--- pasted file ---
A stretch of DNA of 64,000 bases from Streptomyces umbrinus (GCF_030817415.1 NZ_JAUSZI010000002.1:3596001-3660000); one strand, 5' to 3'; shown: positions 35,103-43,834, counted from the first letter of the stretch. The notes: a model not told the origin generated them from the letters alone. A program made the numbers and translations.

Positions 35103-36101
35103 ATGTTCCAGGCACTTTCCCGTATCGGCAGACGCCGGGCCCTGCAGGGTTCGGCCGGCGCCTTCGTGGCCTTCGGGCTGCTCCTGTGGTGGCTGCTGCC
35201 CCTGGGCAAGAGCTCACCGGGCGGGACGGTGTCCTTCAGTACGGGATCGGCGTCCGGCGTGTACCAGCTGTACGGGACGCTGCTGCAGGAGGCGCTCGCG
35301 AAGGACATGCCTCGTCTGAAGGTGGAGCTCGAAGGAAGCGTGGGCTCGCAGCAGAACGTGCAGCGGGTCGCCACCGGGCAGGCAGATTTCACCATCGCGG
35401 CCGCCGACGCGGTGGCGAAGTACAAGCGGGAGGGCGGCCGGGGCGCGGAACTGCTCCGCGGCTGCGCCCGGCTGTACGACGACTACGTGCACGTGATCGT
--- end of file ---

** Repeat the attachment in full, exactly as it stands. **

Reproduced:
A stretch of DNA of 64,000 bases from Streptomyces umbrinus (GCF_030817415.1 NZ_JAUSZI010000002.1:3596001-3660000); one strand, 5' to 3'; shown: positions 35,103-43,834, counted from the first letter of the stretch. The notes: a model not told the origin generated them from the letters alone. A program made the numbers and translations.

Positions 35103-36101
35103 ATGTTCCAGGCACTTTCCCGTATCGGCAGACGCCGGGCCCTGCAGGGTTCGGCCGGCGCCTTCGTGGCCTTCGGGCTGCTCCTGTGGTGGCTGCTGCC
35201 CCTGGGCAAGAGCTCACCGGGCGGGACGGTGTCCTTCAGTACGGGATCGGCGTCCGGCGTGTACCAGCTGTACGGGACGCTGCTGCAGGAGGCGCTCGCG
35301 AAGGACATGCCTCGTCTGAAGGTGGAGCTCGAAGGAAGCGTGGGCTCGCAGCAGAACGTGCAGCGGGTCGCCACCGGGCAGGCAGATTTCACCATCGCGG
35401 CCGCCGACGCGGTGGCGAAGTACAAGCGGGAGGGCGGCCGGGGCGCGGAACTGCTCCGCGGCTGCGCCCGGCTGTACGACGACTACGTGCACGTGATCGT